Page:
This fall, the famed British newspaper The Guardian published a critically-acclaimed editorial arguing that the FA should allow English football grounds to explore the possibility of “safe standing” sections of seating. Proponents of safe standing argue that these prospective designs adhere to all of the FA’s safety laws and guidelines. Safe standing is a staple of the German game and is often attributed to the unprecedented recent success of the German fan groups. Back in the U.K., however, the wounds are still fresh from the tragedies of Hillsborough and Heysel.
What effect would the implementation of safe standing have in English football? For one, one could expect these “safe standings” sections would presumably have a lower ticket price than if these sections were equipped with a seat and that these seats would likely be considered in the market as inferior and worse than traditional seats. This seemingly ironclad economic-based decrease in price would likely be blocked by the clubs. 2016 has shown that the vast majority of Premier League clubs are looking for every opportunity to increase ticket prices. With a perverse incentive to safe standing, I believe that most of the revenue-generating English clubs will not jump at the chance to embrace these seating designs.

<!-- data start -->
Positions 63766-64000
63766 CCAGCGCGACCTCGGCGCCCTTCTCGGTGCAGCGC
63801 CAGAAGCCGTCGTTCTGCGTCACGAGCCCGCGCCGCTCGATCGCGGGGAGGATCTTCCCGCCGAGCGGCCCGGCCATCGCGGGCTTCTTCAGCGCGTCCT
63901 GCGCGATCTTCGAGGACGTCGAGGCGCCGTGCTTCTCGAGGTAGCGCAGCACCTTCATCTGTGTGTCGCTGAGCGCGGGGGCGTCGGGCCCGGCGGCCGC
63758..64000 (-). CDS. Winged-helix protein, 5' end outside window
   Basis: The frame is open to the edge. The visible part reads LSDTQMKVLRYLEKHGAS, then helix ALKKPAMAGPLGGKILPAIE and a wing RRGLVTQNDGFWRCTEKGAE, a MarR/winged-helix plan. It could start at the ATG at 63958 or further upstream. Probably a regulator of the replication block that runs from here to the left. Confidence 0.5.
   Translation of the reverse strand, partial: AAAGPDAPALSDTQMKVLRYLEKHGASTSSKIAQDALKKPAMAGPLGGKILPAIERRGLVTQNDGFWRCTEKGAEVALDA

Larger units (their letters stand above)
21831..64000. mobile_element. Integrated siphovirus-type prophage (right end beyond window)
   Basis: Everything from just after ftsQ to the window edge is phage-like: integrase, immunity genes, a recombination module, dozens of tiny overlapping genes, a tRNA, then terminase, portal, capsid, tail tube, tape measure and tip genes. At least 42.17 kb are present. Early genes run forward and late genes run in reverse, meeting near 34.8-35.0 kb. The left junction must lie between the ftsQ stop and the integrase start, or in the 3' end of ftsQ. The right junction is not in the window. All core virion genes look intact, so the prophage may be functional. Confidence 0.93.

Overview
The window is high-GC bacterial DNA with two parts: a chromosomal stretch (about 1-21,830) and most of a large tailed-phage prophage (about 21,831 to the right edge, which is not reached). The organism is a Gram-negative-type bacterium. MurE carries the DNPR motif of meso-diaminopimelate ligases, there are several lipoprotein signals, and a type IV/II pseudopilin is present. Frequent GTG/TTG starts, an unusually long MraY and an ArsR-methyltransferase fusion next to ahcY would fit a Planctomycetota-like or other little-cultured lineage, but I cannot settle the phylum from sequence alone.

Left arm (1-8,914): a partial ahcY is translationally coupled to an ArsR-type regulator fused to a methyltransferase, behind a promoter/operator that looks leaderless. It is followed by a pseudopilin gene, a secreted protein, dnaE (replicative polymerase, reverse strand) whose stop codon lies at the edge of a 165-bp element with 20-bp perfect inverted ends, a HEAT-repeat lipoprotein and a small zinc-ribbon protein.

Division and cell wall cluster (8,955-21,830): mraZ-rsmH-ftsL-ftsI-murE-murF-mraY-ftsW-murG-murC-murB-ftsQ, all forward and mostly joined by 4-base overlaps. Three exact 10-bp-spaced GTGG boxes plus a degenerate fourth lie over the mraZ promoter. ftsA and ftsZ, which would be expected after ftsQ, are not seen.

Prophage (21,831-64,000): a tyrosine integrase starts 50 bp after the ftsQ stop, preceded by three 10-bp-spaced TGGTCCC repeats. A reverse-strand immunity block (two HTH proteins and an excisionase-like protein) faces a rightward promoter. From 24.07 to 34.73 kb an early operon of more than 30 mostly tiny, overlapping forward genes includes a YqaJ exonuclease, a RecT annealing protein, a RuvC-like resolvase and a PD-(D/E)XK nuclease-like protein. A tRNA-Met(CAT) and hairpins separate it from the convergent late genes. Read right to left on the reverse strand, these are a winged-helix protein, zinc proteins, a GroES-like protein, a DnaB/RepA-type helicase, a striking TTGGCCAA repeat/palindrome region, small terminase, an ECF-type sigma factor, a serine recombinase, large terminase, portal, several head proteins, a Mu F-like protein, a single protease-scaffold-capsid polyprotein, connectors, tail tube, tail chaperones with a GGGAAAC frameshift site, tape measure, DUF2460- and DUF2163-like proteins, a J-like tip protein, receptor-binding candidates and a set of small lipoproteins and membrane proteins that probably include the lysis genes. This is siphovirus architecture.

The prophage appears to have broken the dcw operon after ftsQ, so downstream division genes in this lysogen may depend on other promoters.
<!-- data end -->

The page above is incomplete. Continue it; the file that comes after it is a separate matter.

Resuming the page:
Another thing to consider: how will the up-and-coming millenial generation of football fans in England view safe standing? Would the young football community welcome the rituals of their fathers and grandfathers? Or does this hugely important demographic prefer the all-seating stadia that it has been accustomed with since the 1990s?
I believe that safe standing simply faces too many questions from the FA, which would likely prevent England’s football federation to institute a nationwide safe seating protocol or guide for footballing grounds to follow. The apparent barriers that face safe standing in England can be broken down through innovative, proactive English clubs who see the obvious benefits of safe standing. If individual clubs were to spear the safe standing campaign going forward, the FA’s hand would be forced; a decision would have to be made that would deem safe standing legal on the Isles. Hopefully, with the momentum of successful clubs behind a movement, the FA would be reluctant towards banning the practice altogether.